Russia forced to DESTROY S-400 missiles after China shipment DAMAGED in English Channel
AN ENGLISH Channel storm forced Russia to destroy billions of dollars worth of brand new long-range missiles, it has been revealed.
Sergei Chemezov, CEO of state-owned Rostec, confirmed part of a shipment of $3billion worth of S-400 system anti-aircraft missiles had to be broken up after a vessel transporting them to China got caught in a storm last year, however the incident has only just come to light. Mr Chemezov revealed the loss at the IDEX 2019 military exhibition in the United Arab Emirates and said Russia would still honour the contract by replacing the missiles with new ones. Speaking at a press conference, the lieutenant-general said: “The contract had been signed a long time ago.”
Mr Chemezov added: “The shipment would’ve been carried by now, but regrettably, the ship that was carrying the missiles was hit by a storm.
“We were forced to eliminate all those missiles to make new ones instead.”
The ship left the port of Ust-Luga near St Petersburg last March and was caught up in a storm in the English Channel while carrying the missiles to China.
Two other ships completed their journey successfully.
China’s total order amounts to six regimental units comprising at least 128 missiles.
Strong winds forced the ship to pitch and roll causing holding equipment for the missiles to break, severely damaging the cargo.
New missiles are now being constructed in Russia and will be sent to China when built.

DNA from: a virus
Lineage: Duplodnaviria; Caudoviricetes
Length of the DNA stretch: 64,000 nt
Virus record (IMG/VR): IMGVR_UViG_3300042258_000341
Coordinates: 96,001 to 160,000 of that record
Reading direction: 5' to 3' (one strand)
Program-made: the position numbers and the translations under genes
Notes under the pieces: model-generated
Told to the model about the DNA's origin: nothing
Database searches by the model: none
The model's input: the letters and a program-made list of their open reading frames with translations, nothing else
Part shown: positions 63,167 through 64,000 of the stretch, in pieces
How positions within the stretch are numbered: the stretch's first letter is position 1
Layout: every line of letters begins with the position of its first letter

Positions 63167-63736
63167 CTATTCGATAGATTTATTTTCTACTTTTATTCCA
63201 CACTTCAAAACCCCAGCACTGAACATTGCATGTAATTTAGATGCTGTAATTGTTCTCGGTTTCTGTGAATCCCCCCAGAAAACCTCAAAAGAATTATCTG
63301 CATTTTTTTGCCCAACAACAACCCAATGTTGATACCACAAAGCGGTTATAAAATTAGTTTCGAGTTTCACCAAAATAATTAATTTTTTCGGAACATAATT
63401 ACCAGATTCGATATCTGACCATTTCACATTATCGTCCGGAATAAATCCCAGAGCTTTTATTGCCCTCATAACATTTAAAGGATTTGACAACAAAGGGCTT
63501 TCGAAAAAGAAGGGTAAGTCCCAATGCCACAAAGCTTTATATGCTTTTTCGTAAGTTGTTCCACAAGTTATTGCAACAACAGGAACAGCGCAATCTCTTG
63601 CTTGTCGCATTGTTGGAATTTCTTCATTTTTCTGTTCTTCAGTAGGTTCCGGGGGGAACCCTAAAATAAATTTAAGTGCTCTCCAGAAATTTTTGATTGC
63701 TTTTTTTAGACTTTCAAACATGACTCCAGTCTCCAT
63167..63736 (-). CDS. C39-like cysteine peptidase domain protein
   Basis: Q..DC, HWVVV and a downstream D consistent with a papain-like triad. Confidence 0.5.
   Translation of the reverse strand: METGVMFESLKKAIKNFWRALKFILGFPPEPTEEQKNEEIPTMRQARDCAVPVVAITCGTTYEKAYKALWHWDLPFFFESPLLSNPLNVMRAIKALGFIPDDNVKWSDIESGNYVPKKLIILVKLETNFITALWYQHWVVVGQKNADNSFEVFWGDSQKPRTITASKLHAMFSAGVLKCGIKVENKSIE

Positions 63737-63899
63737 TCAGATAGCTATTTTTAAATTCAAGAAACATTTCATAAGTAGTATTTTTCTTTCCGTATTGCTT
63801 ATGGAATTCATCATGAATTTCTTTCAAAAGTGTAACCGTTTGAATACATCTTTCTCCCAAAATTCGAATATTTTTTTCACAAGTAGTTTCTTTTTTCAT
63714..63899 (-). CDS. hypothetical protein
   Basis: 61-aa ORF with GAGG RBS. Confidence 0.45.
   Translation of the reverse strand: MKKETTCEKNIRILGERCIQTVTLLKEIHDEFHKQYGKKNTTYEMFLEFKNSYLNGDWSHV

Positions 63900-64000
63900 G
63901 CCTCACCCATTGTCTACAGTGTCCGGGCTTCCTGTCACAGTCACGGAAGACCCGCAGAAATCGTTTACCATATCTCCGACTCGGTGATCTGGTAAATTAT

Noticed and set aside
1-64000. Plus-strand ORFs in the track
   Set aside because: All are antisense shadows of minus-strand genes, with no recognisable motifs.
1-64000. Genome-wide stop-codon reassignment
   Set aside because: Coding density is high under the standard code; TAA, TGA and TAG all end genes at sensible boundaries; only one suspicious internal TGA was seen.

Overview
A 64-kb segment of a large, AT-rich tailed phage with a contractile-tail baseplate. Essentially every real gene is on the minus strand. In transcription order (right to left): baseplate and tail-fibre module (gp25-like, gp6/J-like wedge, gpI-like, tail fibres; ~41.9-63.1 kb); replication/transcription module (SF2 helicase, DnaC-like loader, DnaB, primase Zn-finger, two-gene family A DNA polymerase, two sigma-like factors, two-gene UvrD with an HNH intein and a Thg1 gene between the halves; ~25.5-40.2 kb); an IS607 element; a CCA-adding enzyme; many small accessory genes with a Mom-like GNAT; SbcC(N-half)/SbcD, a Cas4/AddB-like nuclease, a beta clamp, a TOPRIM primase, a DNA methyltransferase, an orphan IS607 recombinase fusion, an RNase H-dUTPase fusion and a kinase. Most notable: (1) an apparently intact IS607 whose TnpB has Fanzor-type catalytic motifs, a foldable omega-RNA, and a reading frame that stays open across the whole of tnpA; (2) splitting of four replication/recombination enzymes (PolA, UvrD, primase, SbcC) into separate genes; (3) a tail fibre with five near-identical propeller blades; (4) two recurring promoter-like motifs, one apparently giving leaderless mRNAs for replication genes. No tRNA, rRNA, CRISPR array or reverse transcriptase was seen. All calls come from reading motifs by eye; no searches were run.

Russia hopes to complete the delivery of the remaining missiles by the end of 2020.
Mr Chemezov confirmed to Aviation Week defence editor Steve Trimble some 40N6 missiles, which have a range of 400km, were involved in the incident.
Nicknamed “Triumf”, the S-400 is one of the most sophisticated surface-to-air missile systems ever developed.
It can shoot down up to 80 targets simultaneously, ranging from small drones to large aircraft and needs four vehicles to work together.
The first, a lorry carrying a giant radar, is used to track long-range objects.
A second and third command vehicle and engagement radar assess specific targets before sending an order to a launch vehicle which carries the missiles.
In 2014 China became the first foreign power to purchase Russia’s S-400 missile technology, which has since be sold to both India and NATO member Turkey.
Ankara placed an order for the S-400 system against US warnings.
Washington said the missiles are not compatible with NATO’s systems and wanted Turkey to order its Patriot weaponry instead.
India’s consignment of 320 missiles was valued at $5billion.
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